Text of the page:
II. We now proceed to consider the second part of the prophecy, or promise of our text — for it is either; that which has to do with the obtaining "honey from the rock, and oil from the flinty rock." This part, perhaps, goes even further than the first in connecting the blessing with the diligence of those on whom it is conferred. If "honey" be obtained from the "rock," the "rock" must be climbed; and since it Will not lie on the surface, the clefts or fissures must be carefully explored; so that the promise appears to presuppose labour, and therefore bears out what we have all along argued, that the text belongs peculiarly to those who are working out their salvation with more than ordinary earnestness. But, however it may be supposed that bees might swarm in the clefts of the rock, and thus there might be literally the obtaining "honey from the rock," there would seem to be a sort of opposition intended between the thing produced and the place, that produces it. The little apparent likelihood of the "rock" yielding "honey" is paralleled by the certainty of the fact that Christ conquered by yielding, and subdued death by dying. And if you take the "rock" as meaning that typical rock which was smitten by Moses at Horeb, then the promise of honey from the rock may be as much a promise of peculiar privileges to such as are diligent in righteousness, as that of the "eating of the increase of the fields," Every believer draws water from the rock, but the honey may be reserved for those "who by patient continuance in well doing show forth eminently the praise of Him who bore our sins in His own body on the tree." And there is, indeed, a hidden preciousness in the Saviour, in that "Rock of Ages cleft for us," which is appreciated more and more as the believer goes on to acquaintance with Christ, striving to magnify Him in all the actions of his life. It is not merely a general sense of the sufficiency of the atonement which such men obtain — the persuasion that there is provision made by the Mediator for the wants of sinners, even the very chief: they go deeper than this; they find in Christ such stores of consolation, such treasures of wisdom and knowledge, that they are never weary of searching as they are never able to exhaust. Every necessity as it arises is supplied from these stores of Christ; every cloud scattered by His brightness; every desire either satisfied, or satisfaction guaranteed by the unsearchable riches of His work of mediation. And this "honey" is from the "rock" — from the clefts of the rock. I must go, as it were, to the wounds of the Saviour if I would obtain this precious and ever multiplying provision. I must be much with Him in the garden and at the cross. Surely we may confidently say, that if there be a fulness and preciousness in the Redeemer, that is ascertained though left unexhausted as His mighty sacrifice is contemplated, and the lessons which it furnishes wrought into practice; if there be this reward to meet constant persevering piety, — that it finds deeper and deeper abundance in the Saviour — a sweetness and a richness in His office which give indescribable emphasis to the Scriptural expression — "Chiefest among ten thousand and altogether lovely"; and if, moreover, it be Christ as bruised and broken, pierced and riven like a vast mass of stone on which the thunderbolt has fallen, who yields these rich treasures, then it must be true that "the soul which hungers and thirsts after righteousness" shall not only "eat of the increase of the fields," but be permitted to "draw honey from the rock, and oil from the flinty rock."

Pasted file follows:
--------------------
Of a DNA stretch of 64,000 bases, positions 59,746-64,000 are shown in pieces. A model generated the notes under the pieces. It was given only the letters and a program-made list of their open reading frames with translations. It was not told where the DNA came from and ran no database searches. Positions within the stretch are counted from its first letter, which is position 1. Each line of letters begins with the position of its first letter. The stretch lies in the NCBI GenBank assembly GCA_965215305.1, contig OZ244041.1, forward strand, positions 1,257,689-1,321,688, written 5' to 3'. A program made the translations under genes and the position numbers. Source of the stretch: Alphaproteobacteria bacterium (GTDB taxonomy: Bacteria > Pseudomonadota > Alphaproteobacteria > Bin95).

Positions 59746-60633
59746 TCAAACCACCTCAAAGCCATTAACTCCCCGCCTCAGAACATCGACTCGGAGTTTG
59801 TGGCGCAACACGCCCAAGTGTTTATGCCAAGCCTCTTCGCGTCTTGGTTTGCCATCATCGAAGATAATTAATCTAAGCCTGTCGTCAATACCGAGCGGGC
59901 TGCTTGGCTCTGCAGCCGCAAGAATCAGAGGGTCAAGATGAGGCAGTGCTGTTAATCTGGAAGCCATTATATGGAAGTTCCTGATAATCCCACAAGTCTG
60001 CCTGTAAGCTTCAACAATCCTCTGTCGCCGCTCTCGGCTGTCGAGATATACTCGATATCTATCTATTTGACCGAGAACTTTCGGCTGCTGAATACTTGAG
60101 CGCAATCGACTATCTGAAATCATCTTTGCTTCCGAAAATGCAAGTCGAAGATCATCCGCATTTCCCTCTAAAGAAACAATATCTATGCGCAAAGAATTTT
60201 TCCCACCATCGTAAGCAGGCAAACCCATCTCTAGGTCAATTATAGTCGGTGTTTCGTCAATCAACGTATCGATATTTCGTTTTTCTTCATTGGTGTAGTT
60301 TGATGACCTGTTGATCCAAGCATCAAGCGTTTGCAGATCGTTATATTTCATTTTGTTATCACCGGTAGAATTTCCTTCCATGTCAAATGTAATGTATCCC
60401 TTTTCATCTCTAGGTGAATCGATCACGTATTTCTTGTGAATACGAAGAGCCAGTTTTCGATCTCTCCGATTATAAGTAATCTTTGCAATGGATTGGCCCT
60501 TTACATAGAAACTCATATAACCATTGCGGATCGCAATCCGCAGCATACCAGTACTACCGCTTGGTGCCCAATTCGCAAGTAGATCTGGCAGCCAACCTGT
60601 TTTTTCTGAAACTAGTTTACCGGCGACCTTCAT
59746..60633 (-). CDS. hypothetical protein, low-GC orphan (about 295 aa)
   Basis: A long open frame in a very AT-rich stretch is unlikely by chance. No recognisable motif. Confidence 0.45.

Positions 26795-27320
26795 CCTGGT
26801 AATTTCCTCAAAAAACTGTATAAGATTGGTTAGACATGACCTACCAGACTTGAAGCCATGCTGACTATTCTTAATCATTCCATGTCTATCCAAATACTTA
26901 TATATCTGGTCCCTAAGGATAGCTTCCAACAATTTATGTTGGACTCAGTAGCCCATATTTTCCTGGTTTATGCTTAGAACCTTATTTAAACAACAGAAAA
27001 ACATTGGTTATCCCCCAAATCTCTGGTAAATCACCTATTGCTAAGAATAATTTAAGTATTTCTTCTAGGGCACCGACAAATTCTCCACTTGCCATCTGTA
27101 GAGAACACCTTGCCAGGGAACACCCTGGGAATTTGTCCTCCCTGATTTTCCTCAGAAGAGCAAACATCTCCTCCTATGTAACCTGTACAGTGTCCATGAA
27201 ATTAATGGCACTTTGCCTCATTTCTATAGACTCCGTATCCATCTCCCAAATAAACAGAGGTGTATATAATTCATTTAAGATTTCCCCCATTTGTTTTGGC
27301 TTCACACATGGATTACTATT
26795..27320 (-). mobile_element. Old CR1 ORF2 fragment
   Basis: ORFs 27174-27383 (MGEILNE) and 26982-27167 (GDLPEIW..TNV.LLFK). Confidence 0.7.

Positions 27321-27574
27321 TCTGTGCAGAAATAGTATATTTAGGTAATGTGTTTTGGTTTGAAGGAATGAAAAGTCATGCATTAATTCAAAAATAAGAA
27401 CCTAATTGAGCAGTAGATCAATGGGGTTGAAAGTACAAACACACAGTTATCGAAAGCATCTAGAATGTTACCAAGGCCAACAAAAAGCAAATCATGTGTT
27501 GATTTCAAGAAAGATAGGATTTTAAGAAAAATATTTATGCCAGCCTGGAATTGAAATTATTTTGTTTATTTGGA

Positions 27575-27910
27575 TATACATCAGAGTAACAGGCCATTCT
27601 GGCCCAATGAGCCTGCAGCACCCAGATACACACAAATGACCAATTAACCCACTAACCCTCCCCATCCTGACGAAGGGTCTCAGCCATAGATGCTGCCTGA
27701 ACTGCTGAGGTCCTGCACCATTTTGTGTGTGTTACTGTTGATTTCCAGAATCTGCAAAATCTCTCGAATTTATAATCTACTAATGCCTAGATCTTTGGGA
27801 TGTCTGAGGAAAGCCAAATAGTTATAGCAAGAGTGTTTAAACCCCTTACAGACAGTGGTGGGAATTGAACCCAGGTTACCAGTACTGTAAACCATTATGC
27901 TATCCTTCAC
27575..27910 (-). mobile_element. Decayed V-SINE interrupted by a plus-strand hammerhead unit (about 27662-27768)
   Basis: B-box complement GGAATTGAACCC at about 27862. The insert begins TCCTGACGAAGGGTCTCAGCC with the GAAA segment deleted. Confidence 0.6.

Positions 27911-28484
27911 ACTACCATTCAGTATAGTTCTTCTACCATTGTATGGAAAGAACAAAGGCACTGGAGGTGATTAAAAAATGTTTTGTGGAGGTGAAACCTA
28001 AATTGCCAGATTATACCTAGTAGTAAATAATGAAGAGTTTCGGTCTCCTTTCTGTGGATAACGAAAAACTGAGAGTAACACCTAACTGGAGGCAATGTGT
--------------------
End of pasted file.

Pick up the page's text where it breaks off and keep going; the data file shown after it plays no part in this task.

III. This idea is put yet more strongly, you see, in the concluding words of our text — "and oil out of the flinty rock"; the addition of the word "flinty" giving a stronger image of rockiness, and therefore making the place less promising for such rich and delicate productions. What is denoted by the metaphor thus interpreted, if not that affliction is made by God to comfort His people; so that when they are brought by His providence into wild and rough places, they are enabled to find there even richer provisions than in verdant and cultivated spots? We need not adduce any lengthened proof that the promise thus interpreted is verified to the very letter in the experience of the Church. The testimony of believers, in every age of the world, has been, that the season of affliction has proved a season of rich communications from above — a season when God's faithfulness and love have been more realised than they ever were before — a season in which texts of Scripture have assumed new and deeper meaning, and truths hitherto dwelt on only in the head have made their way to the heart, and diffused there a "peace passing all understanding."